My first impression of San Juan wasn’t good. Leaving the airport, I thought I’d travelled to an overdeveloped American playground of casinos and high-rises linked by freeways – a Caribbean version of Florida. But as if by magic, everything changed when I crossed the bridge to the historical heart of Puerto Rico’s capital, Old San Juan.
The roads narrow to European width and you’re immersed into a town of tightly packed, balconied, Spanish colonial buildings – housing, shops, bars and restaurants. Every few hundred yards the lanes open out into squares and piazzas, most with a fountain at the centre. It’s the colour you notice first – the buildings are painted like a tube of Smarties!
My guide, Javier Ruiz, from Private Tours of Old San Juan explained that planning regulations mean you have to gain approval for painting property in the old town. Adjacent buildings must be different colours even if you own both or they are connected internally.
You can easily spend a day wandering around this beautiful, historic city. Even the cobbled streets are colourful. The early builders used river rocks for road surfacing but they became slippery when wet, so they coated them with furnace slag brought over as ship’s ballast from Spain. The humid environment has turned the stones blue. Later on, during my food walk with Flavors of San Juan Food and Culture Tours, our guide explained the process. “The stones started oxidising over the years because of the humidity from the ocean and Puerto Rico’s 63 inches of rainfall each year. The cobbles have become iconic and there is a fine for removing any loose ones.”
Although Puerto Rico is a US Territory, Old San Juan couldn’t be less American. It’s more like Seville or Sitges in Spain. Spanish is spoken in the street and Latin rhythms fill the air. I was surprised to find a band of eight men dressed like Shakespearean actors in tights and baggy breaches. These students mix traditional Spanish instrumentation with Puerto Rican music. They’re known as Tuna Bardos and many Spanish universities have similar groups who perform as the 15th century troubadours would have. The lads regularly play functions around the old town and member Charles Sanchez told me that dressing up in the Spanish clothing of the era showed their commitment in such high heat!
Unlike most US cities, Old San Juan is not designed for cars. It’s single file traffic in the narrow streets. I even saw opportunists standing in the road next to vacant parking spaces, flagging them up to passing motorists for a finders’ fee. Space is tight because this strategically important base for Spain was well fortified.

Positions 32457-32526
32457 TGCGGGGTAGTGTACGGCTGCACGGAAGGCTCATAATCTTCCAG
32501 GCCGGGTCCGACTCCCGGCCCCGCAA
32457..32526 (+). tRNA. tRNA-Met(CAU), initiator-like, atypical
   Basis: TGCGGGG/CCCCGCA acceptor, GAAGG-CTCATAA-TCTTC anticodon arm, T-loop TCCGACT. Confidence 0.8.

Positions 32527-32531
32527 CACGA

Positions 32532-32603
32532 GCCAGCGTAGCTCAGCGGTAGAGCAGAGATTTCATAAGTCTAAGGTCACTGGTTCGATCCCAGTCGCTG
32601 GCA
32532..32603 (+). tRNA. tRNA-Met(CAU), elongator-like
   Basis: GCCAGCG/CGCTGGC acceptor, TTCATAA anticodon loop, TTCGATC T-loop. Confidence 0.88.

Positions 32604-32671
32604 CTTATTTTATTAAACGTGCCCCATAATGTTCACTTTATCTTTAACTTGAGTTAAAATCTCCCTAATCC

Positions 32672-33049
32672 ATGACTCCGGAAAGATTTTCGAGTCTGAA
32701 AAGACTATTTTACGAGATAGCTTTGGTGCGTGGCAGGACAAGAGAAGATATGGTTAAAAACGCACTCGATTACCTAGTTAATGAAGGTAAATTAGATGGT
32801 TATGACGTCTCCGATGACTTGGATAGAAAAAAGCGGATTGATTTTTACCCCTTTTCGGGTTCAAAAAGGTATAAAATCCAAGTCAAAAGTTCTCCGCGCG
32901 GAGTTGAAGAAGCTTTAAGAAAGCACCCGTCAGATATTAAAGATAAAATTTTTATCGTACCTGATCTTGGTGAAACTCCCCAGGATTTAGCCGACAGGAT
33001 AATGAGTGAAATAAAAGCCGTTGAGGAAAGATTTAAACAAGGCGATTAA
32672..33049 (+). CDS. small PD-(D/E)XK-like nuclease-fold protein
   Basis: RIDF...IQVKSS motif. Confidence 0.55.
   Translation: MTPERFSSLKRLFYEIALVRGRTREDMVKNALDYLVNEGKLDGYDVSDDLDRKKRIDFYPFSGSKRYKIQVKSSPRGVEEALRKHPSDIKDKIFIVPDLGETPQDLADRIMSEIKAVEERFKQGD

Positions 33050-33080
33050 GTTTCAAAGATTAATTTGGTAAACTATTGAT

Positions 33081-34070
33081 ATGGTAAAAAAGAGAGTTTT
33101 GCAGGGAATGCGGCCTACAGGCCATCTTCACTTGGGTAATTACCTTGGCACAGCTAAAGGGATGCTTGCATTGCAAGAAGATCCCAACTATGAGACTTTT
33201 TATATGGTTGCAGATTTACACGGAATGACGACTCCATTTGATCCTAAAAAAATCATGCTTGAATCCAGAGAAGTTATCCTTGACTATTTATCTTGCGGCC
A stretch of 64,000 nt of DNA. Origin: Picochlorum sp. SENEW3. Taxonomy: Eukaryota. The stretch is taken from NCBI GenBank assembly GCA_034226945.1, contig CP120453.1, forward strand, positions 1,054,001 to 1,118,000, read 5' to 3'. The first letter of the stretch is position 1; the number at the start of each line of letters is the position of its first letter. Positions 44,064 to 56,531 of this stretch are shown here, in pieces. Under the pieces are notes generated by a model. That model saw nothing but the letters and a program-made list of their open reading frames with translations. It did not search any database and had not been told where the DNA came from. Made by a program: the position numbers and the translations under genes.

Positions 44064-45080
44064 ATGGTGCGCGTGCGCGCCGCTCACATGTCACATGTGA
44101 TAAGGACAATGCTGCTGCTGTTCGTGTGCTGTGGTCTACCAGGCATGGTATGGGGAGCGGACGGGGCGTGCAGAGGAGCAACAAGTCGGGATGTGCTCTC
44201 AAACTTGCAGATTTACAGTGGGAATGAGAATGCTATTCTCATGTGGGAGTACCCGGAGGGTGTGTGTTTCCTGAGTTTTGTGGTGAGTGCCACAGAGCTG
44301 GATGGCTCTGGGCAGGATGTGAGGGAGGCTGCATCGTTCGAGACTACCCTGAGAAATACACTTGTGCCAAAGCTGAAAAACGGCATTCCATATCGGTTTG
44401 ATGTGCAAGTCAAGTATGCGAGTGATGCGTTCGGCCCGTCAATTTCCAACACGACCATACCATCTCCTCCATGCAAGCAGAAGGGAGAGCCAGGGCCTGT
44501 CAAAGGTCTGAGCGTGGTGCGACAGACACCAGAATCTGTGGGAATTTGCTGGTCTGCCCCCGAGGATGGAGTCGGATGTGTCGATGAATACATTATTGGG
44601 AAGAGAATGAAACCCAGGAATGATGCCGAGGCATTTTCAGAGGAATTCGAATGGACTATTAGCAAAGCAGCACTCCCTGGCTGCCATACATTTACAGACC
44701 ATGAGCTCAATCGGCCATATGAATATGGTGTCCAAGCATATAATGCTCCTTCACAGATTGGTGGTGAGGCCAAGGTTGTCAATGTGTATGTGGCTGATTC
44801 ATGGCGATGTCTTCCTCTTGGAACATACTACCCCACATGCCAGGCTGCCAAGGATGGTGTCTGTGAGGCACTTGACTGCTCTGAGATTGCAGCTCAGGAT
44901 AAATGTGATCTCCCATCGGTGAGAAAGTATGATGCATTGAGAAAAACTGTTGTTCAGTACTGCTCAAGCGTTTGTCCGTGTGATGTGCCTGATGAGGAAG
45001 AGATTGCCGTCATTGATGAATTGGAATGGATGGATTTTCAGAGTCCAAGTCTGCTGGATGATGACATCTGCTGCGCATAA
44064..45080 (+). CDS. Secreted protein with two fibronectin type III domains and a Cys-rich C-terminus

A thick tall stone city wall ribbons the compact town. On three corners, mighty forts protected the inhabitants. These should be on your itinerary. Javier explained that each fort was built at a higher elevation than the last so if the first defence was taken they could attack from a higher position. “La Fortaleza was built to protect the port. But there was a problem. If the enemy made it all the way to the beach it was too late, so they had to build another fort on the tip of the island and then build the third fort on the other side. The original tower was turned into the governor’s mansion and over 160 governors have lived there since the 1540s.” Legend states that the first governor, Juan Ponce de León had been killed by Indians where the fountain of eternal youth was located. Clearly the water had not worked.
These mighty fortresses helped protect the walled town as a safe haven for galleons carrying gold and silver. Old San Juan used to be locked down at night but only one of the four city gates built into the wall remains.
In the old days, if you weren’t on the right side of it at 6pm you’d be sleeping out in the mosquito-ridden swamp. “There used to be a wall going all around the city but they demolished part of it because they needed the city to grow. Today, 3,500 people live within the old town but it used to be 40,000, so they had to expand outwards because disease was rife in the poor sanitation caused by cramped conditions. It is a shame they demolished around 30% of the wall but luckily the ocean borders most of it,” explained Javier.
Luis Salva had told me that Old San Juan looks even more impressive from the water, so I met him next to the cruise ship terminal for the 60-minute sunset boat trip he offers as San Juan Water Tours. Soon we were on the water just a few feet off the magnificent Del Morro fort, towering high on the hill with thick walls built into the cliff face. You can tour the fort’s different levels as I did and look at the gunpowder batteries and take in the impressive view.
“Every so often you’ll see a guard post called a garita. In those days there was a guard assigned to each one of those to look out for enemy ships that may try and attack the city,” Luis explained. “You can see how elegant the fort looks from the water. You can appreciate the whole wall at sunset and all the important and historic aspects of this elegant and magnificent city.”